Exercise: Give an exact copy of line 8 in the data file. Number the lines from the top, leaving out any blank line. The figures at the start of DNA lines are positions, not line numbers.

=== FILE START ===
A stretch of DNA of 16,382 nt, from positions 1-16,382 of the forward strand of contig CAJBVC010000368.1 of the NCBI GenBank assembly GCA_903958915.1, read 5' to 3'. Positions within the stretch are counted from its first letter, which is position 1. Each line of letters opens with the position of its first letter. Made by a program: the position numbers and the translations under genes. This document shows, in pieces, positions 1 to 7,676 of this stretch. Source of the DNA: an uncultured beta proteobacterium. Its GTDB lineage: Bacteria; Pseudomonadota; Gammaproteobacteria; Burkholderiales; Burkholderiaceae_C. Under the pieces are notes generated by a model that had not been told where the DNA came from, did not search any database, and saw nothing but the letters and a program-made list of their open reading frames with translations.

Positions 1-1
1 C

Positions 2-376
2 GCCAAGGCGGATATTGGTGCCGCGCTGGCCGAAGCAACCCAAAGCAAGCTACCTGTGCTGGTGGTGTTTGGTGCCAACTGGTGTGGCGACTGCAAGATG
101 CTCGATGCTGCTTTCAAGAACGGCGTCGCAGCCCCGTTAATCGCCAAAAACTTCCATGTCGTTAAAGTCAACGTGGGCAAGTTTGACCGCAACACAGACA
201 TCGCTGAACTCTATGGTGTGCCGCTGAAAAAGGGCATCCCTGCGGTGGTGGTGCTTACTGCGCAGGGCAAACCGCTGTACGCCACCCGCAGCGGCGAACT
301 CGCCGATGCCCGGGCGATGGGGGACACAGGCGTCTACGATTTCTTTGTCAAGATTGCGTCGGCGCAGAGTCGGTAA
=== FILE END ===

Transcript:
301 CGCCGATGCCCGGGCGATGGGGGACACAGGCGTCTACGATTTCTTTGTCAAGATTGCGTCGGCGCAGAGTCGGTAA